Protecting the confidentiality of communications between attorney and client is fundamental to the American legal system. The attorney-client privilege is a hallmark of our jurisprudence that furthers the public policy of ensuring the right of every person to freely and fully confer and confide in one having knowledge of the law, and skilled in its practice, in order that the former may have adequate advice and a proper defense. It is no mere peripheral evidentiary rule, but is held vital to the effective administration of justice. Permitting unfettered access to attorney-client communications, simply because there is no pending proceeding at which testimony can be compelled, would violate the policies supporting the privilege as well as the statutory and ethical obligations of attorneys to maintain client confidences.
Following the seizure of documents from the offices of two attorneys who were suspected of automobile insurance fraud, the attorneys requested that the trial court conduct an in camera hearing to determine whether any of the seized documents were subject to the attorney-client privilege or the work product doctrine. The trial court appointed a special master to review the seized documents, but refused to proceed unless the People agreed to pay one-half the cost of the special master's services.The People contended that the attorneys had no right to such a hearing, and that neither the attorney-client privilege nor the work-product doctrine precluded disclosure of documents properly seized under a valid search warrant. The lawyers filed a petition for a writ of mandate with the Court of Appeal of California to compel the superior court to conduct an in camera hearing to determine whether seized documents were privileged without requiring the People to contribute to the cost of a special master. This was denied. The case was elevated to the Supreme Court of California.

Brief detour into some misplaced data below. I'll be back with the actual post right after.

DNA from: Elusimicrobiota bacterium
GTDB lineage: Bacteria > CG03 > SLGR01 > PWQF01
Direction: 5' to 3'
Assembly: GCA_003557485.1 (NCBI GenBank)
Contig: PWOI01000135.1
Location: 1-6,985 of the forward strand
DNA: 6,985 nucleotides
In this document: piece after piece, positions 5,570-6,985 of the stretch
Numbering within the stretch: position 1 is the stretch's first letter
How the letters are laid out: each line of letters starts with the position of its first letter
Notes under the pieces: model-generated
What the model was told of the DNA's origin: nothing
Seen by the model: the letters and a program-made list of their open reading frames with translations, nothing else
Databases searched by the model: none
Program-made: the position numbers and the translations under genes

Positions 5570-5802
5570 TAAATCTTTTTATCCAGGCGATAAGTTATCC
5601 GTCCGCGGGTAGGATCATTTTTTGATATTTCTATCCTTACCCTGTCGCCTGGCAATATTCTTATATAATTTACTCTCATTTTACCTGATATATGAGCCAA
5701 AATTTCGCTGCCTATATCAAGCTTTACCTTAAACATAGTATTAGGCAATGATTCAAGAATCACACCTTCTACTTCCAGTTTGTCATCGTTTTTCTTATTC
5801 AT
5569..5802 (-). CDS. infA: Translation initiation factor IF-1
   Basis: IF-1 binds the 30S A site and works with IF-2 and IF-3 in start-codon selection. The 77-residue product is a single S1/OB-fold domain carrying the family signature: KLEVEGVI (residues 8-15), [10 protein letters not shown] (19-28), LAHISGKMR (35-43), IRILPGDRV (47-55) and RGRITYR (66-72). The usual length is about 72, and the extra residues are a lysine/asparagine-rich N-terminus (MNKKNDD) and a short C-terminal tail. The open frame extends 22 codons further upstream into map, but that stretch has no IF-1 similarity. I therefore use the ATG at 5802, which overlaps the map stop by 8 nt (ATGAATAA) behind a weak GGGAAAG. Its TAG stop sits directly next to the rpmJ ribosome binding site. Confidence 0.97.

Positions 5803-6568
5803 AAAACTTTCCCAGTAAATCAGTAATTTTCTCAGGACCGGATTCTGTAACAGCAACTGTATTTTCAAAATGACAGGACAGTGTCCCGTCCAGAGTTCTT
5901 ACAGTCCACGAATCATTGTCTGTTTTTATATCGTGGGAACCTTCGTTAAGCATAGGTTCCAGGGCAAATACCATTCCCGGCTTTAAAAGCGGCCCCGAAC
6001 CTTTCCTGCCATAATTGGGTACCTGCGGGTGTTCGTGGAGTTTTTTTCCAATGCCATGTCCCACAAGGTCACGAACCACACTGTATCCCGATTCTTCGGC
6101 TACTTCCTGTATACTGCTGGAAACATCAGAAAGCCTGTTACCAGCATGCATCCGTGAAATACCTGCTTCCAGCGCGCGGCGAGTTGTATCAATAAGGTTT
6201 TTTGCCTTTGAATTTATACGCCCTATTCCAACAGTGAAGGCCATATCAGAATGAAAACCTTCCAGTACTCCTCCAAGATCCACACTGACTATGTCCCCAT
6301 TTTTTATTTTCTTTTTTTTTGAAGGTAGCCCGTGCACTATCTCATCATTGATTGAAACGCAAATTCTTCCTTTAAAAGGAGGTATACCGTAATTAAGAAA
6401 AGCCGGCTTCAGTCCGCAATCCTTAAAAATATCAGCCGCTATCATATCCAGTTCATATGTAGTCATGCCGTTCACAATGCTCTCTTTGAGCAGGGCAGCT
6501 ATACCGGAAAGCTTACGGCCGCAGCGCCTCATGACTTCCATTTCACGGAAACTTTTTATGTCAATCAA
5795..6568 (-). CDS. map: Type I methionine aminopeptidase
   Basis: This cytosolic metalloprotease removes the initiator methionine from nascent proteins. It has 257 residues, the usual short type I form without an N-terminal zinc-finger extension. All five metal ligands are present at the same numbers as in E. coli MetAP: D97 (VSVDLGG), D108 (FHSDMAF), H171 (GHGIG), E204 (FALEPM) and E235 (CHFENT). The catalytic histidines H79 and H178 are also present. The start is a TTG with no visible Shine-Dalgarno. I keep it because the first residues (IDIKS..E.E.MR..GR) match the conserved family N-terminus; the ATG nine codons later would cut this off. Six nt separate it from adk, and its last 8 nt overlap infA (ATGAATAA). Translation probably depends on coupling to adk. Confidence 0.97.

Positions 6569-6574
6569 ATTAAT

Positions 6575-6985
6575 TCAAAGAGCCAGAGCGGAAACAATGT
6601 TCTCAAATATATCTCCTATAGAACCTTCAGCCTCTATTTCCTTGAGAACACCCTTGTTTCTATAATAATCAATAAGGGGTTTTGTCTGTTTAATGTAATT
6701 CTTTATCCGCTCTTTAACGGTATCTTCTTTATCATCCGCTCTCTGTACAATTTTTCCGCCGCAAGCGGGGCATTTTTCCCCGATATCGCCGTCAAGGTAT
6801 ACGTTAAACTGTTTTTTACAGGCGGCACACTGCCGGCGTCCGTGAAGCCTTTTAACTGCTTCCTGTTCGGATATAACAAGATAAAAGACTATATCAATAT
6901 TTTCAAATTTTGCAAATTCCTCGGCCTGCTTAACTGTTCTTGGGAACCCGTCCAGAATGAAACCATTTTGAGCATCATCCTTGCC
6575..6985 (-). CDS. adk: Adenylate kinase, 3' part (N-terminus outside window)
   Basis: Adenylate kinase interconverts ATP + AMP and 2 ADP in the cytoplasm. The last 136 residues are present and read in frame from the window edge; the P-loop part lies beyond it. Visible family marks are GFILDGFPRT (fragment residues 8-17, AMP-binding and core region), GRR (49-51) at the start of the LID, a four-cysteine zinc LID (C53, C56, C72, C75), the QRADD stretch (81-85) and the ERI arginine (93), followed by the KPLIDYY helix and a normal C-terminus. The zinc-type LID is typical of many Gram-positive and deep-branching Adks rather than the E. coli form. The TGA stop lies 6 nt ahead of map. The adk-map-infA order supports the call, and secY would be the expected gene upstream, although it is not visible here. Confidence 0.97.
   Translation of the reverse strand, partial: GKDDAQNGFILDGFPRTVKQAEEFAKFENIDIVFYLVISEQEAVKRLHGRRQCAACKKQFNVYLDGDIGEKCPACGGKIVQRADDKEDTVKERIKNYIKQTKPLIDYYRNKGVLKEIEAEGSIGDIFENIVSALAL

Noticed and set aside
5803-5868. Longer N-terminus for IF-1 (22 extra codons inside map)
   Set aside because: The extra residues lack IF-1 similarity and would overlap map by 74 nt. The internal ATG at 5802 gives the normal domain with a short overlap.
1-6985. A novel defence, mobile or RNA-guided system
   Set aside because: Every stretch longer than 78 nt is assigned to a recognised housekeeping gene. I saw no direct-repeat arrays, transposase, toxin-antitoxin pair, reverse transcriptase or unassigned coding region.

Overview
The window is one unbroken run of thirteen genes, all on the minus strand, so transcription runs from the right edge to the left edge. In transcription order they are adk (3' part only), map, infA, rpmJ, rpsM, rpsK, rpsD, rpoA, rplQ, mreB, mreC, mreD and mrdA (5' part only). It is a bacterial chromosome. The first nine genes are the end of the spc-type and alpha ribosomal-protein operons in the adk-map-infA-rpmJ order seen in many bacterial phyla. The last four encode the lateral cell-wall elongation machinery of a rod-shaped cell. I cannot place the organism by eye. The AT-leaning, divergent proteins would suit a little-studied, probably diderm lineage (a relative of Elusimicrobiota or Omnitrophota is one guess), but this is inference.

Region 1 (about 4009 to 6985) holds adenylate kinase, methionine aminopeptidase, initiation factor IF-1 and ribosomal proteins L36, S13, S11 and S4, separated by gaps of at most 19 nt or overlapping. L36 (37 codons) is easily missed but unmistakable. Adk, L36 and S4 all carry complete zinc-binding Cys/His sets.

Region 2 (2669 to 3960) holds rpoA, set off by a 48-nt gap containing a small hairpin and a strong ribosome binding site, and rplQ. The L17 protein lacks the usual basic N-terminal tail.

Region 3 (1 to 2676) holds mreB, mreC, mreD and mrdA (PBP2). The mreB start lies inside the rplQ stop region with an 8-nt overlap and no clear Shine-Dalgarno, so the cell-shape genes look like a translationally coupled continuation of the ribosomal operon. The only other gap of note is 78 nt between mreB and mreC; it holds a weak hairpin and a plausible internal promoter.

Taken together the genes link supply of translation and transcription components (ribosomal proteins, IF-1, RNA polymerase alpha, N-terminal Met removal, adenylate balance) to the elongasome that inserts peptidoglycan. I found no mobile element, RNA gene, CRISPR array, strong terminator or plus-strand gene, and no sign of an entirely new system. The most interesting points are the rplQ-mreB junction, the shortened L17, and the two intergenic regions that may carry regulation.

Was it proper for the superior court to refuse to proceed with the special master unless the People agreed to pay one-half the cost of the special master's services?
The superior court had an obligation to determine claims of privilege regarding materials seized from attorneys. While Cal. Civ. Proc. Code §639 did not authorize a compulsory reference in a proceeding to determine whether seized documents were privileged, the superior court possessed inherent authority to appoint a special master to assist in examining such documents. However, the superior court lacked either statutory or inherent power to require the parties to bear the cost of a special master's services in this context.